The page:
Mental health is important for people with kidney disease. Far too many people face kidney disease without enough emotional support, but NKF Peers is working to change...
Receiving a kidney disease diagnosis can be overwhelming and lead to mental health struggles like depression or anxiety. Talking with someone who has gone through similar experiences can help–just ask NKF Peer's mentee Manusca Benony and her mentor Doris Lew.
Manusca's kidney disease journey
Manusca struggled to control her high blood pressure for years before being diagnosed with kidney disease in 2003.
"When I was first diagnosed, my kidneys were functioning at 98%. I was young, and went on living my life without thinking about it," Manusca said. "In 2019, the disease progressed quickly and I was diagnosed with IgA Nephropathy."
The diagnosis scared and upset Manusca. She didn't have a family history of kidney disease, ate healthily, and exercised–why was this happening to her, and how would she explain it to her children?
"I was a new mom with two little children. It was scary and I wasn't sure how to explain my condition to them. My life was changing and I wanted to go through it as a family," Manusca said. "I also wanted to have the right language to answer their questions but it’s hard when you're that afraid."
As Manusca attempted to navigate the anxiety and confusion, a healthcare professional suggested that she apply for an NKF Peer mentor who could share their experiences with kidney disease. Manusca filled out a quick online form and matched with Doris.
Doris's kidney disease journey
Doris Lew is a kidney transplant recipient and Peers Mentor who just celebrated her sixth kidney-versary in May 2022. While her ending was happy, the journey there was long and hard.
"I was originally misdiagnosed with polycystic kidney disease in 2011 and then IgAN a few years later. I only told a few friends about it because I don't like to impose on people," Doris said. "At one point my husband said, 'You've lost two potential donors. You have to be more public about this.' So I started a blog to keep people updated."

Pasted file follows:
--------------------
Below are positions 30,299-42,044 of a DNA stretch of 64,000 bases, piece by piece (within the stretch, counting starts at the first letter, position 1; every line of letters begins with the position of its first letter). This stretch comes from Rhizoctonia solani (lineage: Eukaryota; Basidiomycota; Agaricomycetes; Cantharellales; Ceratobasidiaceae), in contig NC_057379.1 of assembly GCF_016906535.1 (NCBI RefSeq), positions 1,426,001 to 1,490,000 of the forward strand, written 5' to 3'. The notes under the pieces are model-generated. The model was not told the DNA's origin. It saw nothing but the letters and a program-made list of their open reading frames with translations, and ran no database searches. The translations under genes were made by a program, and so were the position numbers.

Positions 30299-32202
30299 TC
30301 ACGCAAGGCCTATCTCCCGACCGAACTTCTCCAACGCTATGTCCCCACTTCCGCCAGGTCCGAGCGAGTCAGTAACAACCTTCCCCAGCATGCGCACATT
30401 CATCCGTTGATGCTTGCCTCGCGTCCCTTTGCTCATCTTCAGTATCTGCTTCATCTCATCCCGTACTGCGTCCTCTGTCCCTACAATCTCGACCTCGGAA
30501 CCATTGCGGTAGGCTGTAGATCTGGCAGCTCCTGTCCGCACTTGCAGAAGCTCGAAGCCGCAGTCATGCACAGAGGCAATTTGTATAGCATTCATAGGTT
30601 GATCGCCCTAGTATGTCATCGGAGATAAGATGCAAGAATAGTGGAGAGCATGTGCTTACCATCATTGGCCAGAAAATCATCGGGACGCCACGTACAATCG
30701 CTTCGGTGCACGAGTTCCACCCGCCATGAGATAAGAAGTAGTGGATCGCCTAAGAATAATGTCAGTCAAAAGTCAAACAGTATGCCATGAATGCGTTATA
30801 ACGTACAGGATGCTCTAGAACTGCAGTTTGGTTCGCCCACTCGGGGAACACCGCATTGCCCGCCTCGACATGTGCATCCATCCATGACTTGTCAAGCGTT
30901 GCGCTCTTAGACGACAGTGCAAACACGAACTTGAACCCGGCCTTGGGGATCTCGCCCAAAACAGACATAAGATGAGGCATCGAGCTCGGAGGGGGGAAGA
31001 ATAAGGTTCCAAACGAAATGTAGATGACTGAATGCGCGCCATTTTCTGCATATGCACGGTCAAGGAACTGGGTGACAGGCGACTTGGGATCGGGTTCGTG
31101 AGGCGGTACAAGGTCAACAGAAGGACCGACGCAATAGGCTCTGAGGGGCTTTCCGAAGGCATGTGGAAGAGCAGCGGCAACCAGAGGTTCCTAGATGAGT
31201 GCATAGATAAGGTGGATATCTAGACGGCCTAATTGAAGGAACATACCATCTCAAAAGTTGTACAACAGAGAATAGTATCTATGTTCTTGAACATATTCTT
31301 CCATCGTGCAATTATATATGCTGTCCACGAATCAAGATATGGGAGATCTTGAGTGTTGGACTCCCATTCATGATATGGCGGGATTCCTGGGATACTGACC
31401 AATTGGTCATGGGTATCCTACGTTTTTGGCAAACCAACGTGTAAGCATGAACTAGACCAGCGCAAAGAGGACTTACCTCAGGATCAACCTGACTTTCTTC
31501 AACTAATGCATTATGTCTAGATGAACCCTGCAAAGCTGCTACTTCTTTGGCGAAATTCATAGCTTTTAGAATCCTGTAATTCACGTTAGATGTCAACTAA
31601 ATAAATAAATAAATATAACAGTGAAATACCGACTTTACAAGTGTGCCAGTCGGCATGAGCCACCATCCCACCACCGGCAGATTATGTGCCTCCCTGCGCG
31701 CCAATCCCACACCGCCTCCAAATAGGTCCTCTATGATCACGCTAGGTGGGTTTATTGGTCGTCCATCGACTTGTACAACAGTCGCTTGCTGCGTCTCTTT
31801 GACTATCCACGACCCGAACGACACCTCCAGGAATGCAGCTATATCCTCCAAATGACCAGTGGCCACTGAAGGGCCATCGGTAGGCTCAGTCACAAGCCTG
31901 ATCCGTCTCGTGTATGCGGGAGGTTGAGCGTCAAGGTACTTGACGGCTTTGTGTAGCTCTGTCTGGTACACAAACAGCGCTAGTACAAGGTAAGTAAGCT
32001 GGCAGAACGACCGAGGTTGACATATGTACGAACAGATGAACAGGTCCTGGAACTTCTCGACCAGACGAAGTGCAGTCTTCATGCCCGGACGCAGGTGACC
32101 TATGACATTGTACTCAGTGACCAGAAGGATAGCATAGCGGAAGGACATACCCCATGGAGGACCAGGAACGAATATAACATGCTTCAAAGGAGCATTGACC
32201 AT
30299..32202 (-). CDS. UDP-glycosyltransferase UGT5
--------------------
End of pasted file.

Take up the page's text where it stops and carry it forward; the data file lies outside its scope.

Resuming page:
After Doris opened up about kidney failure, loved ones banded together to support her.
"Once I opened up about my need for a kidney, a flood of support came in," said Doris. "Still, I wish I was connected to someone living with kidney disease or on peritoneal dialysis. There was a ton of information online, but I wanted to talk to a person and ask what worked well for them."
While Doris was on peritoneal dialysis, she suffered the heartbreak of losing four potential donors. Luckily, the fifth would be the charm: Doris received a kidney from a donor as a part of a ten-way paired kidney exchange program in May 2016. Three years later, Doris stumbled upon NKF Peers and was inspired to become a mentor to provide the support she wished she had.
Bonding over similarities
Every mentee has the opportunity to try out different mentors, but Menusca loved working with Doris right off the bat.
"I didn't need to be paired with someone else. I wanted to communicate with my children and Doris shared how she dealt with it in her family. She helped me find the language to explain it in a way my family would understand," said Manusca. "Doris made it easy for me to ask questions and nothing was off limits. She shared her intimate experiences and helped me navigate the uncharted waters."
Doris also felt an instant connection with Manusca because their stories were similar–they were both mothers who had struggled to open up about kidney disease.
"I love mentoring Manusca because it feels like we are walking alongside each other. My kids are older and I have my transplant now, but I’m still going through the kidney disease journey," said Doris. "I was very private, I had all these questions but no one to ask. I ended up finding my own way but I'm so glad that I get to be here for Manusca."
Learning and growing, together
It's been three years since Manusca signed up for NKF Peers, but she continues to learn and gain inspiration from Doris's mentorship.
“This disease has forced me to change, to talk with people about my challenges, and advocate for myself. You can't suffer in silence when you need other people's help,” said Manusca. “I've adopted the mindset that kidney disease doesn’t have to stop everything. It's one more thing we integrate into life so it’s not intrusive."
For Doris, working with Manusca continues to be an empowering experience.
"There were many moments throughout my kidney journey where I felt let down by the health system. I had to learn how to advocate for myself and ask questions and go online," said Doris. "I love the ability to share what's worked for me and not let my experience go to waste."
You don't have to go through kidney disease alone. See how NKF Peers helped mentee Heather and mentor Christine on their kidney journeys.
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